Visitation is the right to have contact with a child and visit routinely. Typically after divorce, one parent has physical custody and the other parent has partial custody and visitation rights. The West Chester family lawyers at Morton & Kubacke Family Law, LLC help divorcing couples work out visitation agreements and ensure that visitation rights are enforced, post-divorce.
A fixed visitation schedule can help combative couples avoid continuing conflicts and create less stress for their children. Pennsylvania courts take into consideration a child’s wishes and what is in the child’s best interest (such as amicable relationships between parents). A fixed schedule, which is generally ordered by the court, establishes the place and times for visitation. For example, alternating certain holidays, weekends, or specified evenings may be designated for visitation.
When unmarried co-habiting couples with a child end their relationship, the father may need to establish paternity to secure visitation rights. In the past, Pennsylvania favored mothers in granting custody. However, today, the parent maintaining primary care of the child generally is granted physical custody; the other parent has partial custody and visitation rights. This pertains to situations where the wife works and the husband is at home with the children.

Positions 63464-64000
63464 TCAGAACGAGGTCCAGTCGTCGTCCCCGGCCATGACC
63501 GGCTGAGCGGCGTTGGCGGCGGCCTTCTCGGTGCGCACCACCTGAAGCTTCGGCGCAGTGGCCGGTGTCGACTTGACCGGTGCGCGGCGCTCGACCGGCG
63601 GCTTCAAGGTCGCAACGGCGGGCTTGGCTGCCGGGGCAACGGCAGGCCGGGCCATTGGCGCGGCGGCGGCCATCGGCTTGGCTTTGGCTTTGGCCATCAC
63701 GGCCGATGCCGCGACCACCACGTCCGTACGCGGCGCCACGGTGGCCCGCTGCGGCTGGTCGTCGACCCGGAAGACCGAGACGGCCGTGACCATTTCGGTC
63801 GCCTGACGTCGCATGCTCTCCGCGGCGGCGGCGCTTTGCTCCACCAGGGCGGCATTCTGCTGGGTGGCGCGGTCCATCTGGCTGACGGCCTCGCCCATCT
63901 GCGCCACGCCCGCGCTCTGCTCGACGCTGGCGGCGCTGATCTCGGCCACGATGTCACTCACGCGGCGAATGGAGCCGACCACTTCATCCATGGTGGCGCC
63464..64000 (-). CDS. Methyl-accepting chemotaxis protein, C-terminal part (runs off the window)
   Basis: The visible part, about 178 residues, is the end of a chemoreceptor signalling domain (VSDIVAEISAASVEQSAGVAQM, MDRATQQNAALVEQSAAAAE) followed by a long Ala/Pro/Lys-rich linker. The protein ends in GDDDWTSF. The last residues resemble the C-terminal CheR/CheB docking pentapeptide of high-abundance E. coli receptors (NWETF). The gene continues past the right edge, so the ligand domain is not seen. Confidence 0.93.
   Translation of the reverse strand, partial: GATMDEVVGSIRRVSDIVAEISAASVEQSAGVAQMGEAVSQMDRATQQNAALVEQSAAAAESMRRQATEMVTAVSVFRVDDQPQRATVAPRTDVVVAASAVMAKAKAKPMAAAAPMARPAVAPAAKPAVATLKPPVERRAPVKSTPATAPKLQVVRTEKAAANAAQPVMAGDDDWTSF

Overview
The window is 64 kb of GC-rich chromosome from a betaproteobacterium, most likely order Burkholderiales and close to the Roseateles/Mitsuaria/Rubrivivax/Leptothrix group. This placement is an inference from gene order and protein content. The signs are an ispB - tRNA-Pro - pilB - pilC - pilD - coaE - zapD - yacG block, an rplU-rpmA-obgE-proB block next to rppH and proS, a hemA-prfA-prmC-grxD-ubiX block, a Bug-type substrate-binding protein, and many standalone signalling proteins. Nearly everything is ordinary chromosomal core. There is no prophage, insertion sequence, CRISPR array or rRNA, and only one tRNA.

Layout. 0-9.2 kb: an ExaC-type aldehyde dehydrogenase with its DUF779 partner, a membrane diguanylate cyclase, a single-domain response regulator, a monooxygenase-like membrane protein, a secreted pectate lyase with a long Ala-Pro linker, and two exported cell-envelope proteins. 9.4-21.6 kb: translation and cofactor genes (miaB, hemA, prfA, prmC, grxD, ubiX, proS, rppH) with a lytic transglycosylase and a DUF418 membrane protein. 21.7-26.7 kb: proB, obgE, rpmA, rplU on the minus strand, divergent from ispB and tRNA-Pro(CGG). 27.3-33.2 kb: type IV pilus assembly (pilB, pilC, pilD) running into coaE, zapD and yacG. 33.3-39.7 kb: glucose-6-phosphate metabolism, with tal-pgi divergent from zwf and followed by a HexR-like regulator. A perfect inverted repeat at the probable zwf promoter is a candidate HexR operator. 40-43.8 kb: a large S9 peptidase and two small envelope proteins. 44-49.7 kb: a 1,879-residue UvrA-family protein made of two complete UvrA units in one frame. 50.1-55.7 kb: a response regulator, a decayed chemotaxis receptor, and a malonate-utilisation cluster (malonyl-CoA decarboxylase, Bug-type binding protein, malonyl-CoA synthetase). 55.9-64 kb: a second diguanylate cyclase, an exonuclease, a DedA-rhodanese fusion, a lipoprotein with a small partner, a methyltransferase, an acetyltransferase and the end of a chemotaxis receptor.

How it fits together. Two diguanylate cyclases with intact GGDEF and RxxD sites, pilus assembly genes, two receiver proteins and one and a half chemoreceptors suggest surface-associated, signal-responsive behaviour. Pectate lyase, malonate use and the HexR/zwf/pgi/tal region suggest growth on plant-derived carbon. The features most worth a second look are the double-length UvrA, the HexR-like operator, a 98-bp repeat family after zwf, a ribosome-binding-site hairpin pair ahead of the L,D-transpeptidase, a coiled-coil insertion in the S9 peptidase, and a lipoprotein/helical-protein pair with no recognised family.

Troxel v. Granville was a grandparents’ rights case heard by the U.S. Supreme Court that granted fit parents the right to control the upbringing of their children, including determining the frequency and times that grandparents can visit. However, based on the Uniform Child Custody Jurisdiction Act (UCCJA), if one state grants grandparents visitation, then other states must abide by that decision.
When children live with a grandparent for over a year or one parent dies, the grandparent may have visitation rights or obtain partial or complete custody. However, there must be no custody conflict with a parent.
Conditions change, and one parent may want to move out of state or take an out-of-town job. Such changes often require modifying visitation schedules. Our Chester County divorce attorneys frequently represent clients in modification requests. When a parent does not abide by an existing visitation schedule, we can also file for enforcement actions.